Rocket Lab’s Biggest Contract Ever Was Actually Kind of Small

Investors in small rocket company Rocket Lab (RKLB -1.12%) had a fantastic December 2023, but January 2024 has been something of a letdown.

Late last year shares of the manufacturer of Electron small space rockets had some fabulous news to report: It snagged its biggest contract win ever when the U.S. Space Force tapped it to build part of the Pentagon’s new missile defense constellation called “Proliferated Warfighter Space Architecture.” (Yes, “Star Wars” would’ve been a catchier name, but Ronald Reagan already claimed it.) For $515 million, Rocket Lab will build 18 “transport layer” satellites by 2027, then run them for the government through 2030 or 2033.

Abracadabra, presto-change-o, all of a sudden Rocket Lab had been anointed a “prime” defense contractor for the U.S. Space Force.

Rocket Lab’s ups…and downs

This did wonders for Rocket Lab stock, of course, igniting a buying frenzy that drove shares up 30% in the space of one week. And yet the enthusiasm didn’t last. Over the course of January, we’ve already seen Rocket Lab stock fall back 10%.

So where did all the excitement go?

In part, you can blame the Pentagon for investors’ sudden disappointment in Rocket Lab. You can also blame giant defense companies Lockheed Martin (LMT -0.88%) and L3Harris (LHX -1.18%), and also private space company Sierra Space. In January, you see, Space Force revealed that Rocket Lab wasn’t the only company winning new contracts under the PWSA program — and it definitely wasn’t the company winning the most lucrative contracts.

Bing, bang, boom, in a trio of contract awards, Space Force doled out three more 18-satellite contracts to these other space companies, each of which was told to build the exact same number of satellites as Rocket Lab will build — but for much more money. Sierra Space will be paid $740 million for 18 satellites, while publicly traded Lockheed Martin and L3Harris will be paid even more: $890 million and $919 million, respectively.

You see the problem: Rocket Lab appears to have jumped at the chance to do the same work its peers will be doing, yet will be paid as little as 56% as much for the work.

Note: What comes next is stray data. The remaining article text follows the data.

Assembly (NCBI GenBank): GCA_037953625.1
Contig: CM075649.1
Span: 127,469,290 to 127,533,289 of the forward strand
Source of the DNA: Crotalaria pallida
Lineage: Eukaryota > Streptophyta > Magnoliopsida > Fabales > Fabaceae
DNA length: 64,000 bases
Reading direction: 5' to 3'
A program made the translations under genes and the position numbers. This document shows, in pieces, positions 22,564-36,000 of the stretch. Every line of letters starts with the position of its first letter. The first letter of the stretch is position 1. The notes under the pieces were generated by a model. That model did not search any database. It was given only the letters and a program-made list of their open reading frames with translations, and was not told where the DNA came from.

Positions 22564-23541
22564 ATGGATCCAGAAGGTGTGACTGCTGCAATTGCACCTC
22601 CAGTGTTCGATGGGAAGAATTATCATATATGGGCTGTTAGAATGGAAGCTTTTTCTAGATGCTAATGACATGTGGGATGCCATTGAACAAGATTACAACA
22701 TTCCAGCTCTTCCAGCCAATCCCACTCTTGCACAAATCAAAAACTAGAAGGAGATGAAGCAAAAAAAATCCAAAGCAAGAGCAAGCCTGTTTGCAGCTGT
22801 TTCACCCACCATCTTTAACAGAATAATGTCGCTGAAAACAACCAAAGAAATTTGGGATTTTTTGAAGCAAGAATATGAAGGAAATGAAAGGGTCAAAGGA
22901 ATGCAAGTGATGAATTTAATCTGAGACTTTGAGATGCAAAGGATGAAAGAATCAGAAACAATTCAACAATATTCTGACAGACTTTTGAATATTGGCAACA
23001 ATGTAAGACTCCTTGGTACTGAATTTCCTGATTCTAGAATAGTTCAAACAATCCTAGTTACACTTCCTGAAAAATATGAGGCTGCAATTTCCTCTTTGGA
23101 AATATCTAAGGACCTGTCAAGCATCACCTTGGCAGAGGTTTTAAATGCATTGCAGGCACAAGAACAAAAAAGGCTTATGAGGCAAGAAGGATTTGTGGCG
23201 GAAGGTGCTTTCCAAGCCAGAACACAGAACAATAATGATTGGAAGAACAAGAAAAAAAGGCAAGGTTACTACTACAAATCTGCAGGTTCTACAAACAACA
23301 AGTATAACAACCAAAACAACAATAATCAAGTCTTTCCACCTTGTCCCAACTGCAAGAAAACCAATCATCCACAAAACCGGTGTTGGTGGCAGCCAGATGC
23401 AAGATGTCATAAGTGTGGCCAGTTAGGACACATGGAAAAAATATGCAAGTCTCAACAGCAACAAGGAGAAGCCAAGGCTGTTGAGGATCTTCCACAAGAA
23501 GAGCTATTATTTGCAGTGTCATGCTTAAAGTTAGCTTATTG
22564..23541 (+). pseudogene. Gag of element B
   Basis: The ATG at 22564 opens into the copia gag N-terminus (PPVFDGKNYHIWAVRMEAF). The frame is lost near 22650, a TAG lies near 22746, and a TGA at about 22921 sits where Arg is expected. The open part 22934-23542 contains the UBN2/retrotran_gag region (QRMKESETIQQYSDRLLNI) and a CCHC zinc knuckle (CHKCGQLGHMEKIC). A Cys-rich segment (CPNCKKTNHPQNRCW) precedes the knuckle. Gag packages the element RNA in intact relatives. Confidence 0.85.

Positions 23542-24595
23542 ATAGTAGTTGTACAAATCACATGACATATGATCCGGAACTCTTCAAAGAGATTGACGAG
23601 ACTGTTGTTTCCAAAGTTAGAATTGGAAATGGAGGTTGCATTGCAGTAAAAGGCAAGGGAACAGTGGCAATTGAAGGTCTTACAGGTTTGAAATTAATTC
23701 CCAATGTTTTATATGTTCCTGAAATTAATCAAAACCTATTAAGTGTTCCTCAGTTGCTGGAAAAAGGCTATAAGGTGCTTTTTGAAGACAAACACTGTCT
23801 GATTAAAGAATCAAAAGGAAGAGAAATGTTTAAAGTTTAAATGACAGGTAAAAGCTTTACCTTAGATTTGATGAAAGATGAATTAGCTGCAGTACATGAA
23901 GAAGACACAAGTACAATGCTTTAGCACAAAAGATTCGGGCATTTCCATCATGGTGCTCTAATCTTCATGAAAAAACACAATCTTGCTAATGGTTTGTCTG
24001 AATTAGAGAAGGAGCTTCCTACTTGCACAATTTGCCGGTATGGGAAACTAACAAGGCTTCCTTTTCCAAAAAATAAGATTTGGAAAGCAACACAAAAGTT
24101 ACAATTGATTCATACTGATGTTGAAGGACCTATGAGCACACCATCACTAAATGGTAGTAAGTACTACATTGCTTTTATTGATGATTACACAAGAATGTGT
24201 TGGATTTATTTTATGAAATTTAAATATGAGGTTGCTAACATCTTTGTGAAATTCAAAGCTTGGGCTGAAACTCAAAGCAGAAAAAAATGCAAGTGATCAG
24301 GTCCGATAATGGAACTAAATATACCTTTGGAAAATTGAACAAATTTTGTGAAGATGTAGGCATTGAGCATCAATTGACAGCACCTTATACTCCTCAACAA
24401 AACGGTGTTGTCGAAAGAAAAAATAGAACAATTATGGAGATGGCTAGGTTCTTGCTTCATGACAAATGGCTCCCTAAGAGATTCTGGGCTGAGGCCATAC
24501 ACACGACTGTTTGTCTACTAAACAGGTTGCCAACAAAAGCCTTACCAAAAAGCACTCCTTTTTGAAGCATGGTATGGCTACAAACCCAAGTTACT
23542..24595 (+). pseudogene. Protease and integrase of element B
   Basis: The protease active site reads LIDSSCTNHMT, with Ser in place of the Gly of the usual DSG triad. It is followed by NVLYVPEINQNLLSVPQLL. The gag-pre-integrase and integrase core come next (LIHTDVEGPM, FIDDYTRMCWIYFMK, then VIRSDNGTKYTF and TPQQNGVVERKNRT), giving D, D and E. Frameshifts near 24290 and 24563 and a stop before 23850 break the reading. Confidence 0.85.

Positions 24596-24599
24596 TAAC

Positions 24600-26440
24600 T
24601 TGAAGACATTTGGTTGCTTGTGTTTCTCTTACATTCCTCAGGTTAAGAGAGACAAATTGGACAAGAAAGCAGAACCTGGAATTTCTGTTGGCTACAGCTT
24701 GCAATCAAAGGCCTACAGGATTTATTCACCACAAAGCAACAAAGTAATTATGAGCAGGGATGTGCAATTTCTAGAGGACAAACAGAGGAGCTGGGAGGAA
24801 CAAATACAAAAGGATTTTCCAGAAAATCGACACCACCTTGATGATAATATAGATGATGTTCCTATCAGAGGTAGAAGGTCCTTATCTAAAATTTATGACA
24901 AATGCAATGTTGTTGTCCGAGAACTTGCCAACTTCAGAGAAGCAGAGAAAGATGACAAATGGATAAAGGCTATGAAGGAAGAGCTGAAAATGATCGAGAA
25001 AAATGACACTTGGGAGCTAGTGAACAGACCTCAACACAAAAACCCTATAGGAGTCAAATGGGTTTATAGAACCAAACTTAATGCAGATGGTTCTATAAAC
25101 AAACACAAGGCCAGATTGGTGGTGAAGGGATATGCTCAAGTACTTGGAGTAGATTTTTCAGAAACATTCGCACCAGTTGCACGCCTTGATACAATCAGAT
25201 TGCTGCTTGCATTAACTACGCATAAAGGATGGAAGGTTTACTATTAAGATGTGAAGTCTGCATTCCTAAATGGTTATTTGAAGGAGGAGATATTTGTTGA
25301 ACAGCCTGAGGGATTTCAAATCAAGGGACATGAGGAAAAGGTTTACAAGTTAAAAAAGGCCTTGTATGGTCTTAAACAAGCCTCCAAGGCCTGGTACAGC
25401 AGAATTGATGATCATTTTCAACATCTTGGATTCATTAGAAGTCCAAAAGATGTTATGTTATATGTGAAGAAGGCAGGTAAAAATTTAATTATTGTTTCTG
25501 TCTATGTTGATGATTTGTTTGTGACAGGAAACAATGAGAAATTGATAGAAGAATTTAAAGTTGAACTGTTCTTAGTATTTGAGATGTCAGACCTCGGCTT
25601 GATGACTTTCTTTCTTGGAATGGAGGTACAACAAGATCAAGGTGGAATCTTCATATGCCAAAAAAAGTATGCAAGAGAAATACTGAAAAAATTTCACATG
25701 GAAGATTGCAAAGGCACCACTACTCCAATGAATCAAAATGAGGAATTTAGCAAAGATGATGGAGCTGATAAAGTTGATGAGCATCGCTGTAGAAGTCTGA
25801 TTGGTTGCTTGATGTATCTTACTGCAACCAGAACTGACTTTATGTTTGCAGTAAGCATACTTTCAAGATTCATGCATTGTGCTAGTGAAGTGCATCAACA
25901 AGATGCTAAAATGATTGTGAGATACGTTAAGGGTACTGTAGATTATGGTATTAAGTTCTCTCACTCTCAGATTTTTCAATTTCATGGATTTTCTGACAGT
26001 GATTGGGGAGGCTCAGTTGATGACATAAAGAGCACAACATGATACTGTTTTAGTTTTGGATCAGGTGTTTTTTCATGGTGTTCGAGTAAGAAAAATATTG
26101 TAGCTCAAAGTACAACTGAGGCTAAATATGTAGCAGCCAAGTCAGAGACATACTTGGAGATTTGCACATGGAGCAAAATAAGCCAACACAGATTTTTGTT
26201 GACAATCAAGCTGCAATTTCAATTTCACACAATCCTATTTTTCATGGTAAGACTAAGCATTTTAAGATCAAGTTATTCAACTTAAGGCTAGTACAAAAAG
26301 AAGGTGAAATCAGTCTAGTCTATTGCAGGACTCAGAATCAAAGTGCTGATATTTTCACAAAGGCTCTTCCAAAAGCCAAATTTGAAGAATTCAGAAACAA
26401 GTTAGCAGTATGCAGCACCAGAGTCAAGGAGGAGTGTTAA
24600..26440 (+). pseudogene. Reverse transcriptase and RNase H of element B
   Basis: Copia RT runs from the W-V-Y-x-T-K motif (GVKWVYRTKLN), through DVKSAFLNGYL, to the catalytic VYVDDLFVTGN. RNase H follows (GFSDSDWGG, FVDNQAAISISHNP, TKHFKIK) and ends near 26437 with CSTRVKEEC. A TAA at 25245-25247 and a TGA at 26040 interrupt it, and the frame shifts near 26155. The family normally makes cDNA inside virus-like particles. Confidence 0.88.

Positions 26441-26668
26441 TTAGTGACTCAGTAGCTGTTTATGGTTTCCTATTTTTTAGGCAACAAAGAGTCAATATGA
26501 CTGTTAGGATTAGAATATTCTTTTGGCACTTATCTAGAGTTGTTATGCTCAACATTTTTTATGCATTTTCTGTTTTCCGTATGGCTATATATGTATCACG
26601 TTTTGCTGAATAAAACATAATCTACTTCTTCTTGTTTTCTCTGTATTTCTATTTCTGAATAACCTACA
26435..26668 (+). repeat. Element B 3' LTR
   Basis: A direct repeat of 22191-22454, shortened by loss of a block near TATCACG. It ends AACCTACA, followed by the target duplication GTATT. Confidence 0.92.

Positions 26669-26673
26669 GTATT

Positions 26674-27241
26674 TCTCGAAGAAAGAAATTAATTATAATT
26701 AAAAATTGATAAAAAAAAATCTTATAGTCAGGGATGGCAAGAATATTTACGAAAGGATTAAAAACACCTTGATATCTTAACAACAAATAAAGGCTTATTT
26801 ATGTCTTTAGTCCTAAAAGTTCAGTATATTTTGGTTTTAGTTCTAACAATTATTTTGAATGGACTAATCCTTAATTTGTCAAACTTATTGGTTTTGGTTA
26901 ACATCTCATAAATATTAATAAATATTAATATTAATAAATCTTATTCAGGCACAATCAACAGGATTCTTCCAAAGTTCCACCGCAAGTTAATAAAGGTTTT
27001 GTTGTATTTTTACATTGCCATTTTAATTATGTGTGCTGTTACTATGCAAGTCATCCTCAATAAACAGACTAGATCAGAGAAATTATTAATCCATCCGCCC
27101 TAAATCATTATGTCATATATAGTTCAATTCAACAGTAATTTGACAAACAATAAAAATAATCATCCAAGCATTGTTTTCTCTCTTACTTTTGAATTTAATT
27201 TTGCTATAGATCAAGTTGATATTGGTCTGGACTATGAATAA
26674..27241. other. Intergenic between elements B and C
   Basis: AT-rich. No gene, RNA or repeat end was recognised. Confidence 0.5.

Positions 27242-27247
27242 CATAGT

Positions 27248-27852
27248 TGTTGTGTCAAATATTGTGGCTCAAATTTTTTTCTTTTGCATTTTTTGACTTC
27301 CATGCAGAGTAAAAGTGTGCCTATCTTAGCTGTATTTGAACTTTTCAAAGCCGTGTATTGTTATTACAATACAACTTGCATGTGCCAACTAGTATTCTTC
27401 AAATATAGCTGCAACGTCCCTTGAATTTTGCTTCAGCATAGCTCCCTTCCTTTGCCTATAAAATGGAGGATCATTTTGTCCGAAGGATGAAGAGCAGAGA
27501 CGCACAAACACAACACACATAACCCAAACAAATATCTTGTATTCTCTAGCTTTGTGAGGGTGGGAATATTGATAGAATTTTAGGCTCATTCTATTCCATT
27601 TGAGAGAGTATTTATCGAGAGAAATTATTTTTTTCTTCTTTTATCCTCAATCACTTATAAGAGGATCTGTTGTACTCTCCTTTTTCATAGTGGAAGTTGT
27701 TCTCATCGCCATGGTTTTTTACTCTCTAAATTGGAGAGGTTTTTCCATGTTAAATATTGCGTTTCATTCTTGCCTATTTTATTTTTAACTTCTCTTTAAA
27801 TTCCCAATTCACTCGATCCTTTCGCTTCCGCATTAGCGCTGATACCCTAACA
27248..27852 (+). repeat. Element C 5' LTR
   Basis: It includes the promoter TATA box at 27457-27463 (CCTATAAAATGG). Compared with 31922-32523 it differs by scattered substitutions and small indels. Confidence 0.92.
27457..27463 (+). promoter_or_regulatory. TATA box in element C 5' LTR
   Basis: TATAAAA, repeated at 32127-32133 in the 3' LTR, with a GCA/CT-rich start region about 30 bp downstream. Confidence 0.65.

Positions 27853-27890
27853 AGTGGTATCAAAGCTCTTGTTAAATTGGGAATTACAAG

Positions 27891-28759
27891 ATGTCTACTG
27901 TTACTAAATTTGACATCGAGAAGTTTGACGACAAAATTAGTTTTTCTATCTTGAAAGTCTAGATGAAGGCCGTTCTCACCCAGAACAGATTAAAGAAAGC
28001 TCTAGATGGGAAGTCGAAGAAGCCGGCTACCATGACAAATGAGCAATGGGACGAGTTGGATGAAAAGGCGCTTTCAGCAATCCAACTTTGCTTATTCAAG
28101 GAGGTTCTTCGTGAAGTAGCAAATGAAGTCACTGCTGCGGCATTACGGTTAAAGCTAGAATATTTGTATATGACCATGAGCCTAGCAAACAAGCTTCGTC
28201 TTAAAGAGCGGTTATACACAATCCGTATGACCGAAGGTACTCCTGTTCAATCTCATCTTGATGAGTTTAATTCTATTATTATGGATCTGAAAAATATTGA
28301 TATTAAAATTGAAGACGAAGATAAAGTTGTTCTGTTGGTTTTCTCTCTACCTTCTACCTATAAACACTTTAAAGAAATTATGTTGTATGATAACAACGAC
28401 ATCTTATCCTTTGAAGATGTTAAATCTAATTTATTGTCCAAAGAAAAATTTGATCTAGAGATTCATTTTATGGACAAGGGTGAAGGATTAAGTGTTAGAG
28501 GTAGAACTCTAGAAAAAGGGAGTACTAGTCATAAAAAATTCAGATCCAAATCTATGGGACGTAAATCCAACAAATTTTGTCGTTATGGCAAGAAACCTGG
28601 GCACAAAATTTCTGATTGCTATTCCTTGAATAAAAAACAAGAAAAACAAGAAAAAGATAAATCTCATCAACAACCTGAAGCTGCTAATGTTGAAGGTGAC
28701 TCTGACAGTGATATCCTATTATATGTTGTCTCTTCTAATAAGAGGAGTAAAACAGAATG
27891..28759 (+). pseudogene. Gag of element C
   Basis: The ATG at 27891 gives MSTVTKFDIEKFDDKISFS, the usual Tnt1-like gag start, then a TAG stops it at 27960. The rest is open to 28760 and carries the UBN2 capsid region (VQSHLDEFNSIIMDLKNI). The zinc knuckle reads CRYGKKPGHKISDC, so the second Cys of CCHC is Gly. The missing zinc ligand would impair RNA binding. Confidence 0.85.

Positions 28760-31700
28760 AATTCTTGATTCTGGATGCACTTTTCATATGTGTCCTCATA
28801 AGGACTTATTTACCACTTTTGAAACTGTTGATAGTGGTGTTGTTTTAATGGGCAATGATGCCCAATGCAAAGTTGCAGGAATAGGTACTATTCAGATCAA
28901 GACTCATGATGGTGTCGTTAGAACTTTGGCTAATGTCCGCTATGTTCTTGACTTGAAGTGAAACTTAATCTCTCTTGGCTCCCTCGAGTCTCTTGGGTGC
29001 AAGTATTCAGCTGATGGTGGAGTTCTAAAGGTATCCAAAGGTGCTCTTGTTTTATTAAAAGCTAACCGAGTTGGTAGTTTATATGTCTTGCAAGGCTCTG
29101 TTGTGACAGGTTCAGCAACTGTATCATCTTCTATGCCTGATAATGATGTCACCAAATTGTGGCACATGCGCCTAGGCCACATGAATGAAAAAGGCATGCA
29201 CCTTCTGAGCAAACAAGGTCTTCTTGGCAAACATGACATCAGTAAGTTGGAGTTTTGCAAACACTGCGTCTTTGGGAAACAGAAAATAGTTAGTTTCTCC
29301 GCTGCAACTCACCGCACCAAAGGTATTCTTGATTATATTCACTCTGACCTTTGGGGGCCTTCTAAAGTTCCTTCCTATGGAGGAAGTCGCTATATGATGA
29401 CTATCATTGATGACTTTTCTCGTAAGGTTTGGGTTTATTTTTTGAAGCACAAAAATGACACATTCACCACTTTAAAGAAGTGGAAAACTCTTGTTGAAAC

Is that fair to Rocket Lab?

As a shareholder in Rocket Lab myself, I have to admit that this feels a little unfair. And yet it does make some sense. Rocket Lab is, after all, best known for building rockets, not satellites. It makes sense that the Pentagon might have more confidence in more established satellite-builders to build its satellites, and therefore be willing to pay more for their work, at least initially.

In the case of Lockheed Martin, for example, several of its PWSA satellites are already in orbit and presumably performing as specified. This may be why Space Force has awarded Lockheed contracts to build a total of 106 satellites, or 24% of the 438 contracts awarded so far. It’s also worth pointing out that the $2.6 billion that Lockheed has been awarded under this program works out to a price of only $24.5 million per satellite — which is actually less money, per satellite, than the $28.6 million price Rocket Lab will be paid.

Northrop Grumman (NOC 0.08%), the biggest recipient of PWSA contracts to date, will earn even less than that — $21.5 million per satellite across the 130 units it was asked to build.

The fact is, if you want to feel sorry for anyone, feel sorry for privately held York Space Systems. According to a report by CNBC, York has won the second-most contracts of all — 126 — but will be paid barely $10 million per satellite that it builds! Granted, it’s still curious that L3Harris (LHX -1.18%) will receive $1.8 billion to build only 36 satellites. That’s more than three times Rocket Lab’s fee, for only twice as many satellites.

But by and large, it does make sense that more established companies that build satellites in bulk would win more contracts, and win more valuable contracts as their earlier satellites prove their worth. It’s also possible that once Rocket Lab’s first batch of satellites is in orbit and operating, the company will be able to negotiate bigger and more lucrative follow-on contracts as old PWSA satellites age out and need to be replaced.

In the meantime, Rocket Lab investors can take comfort in one thing: Even if other companies are getting more and better PWSA contracts than Rocket Lab, this is still Rocket Lab’s biggest contract ever won. It amounts to more than two full years’ worth of the company’s annual revenue, and should boost profit margins for the space upstart, because this revenue will fall within Rocket Lab’s higher-profit-margin space systems business, which according to data from S&P Global Market Intelligence earns 19% annual gross profit margins — twice what Rocket Lab gets from launching rockets.

It’s not as big a win as we might hope for. But it’s still a win, and we’ll take it.

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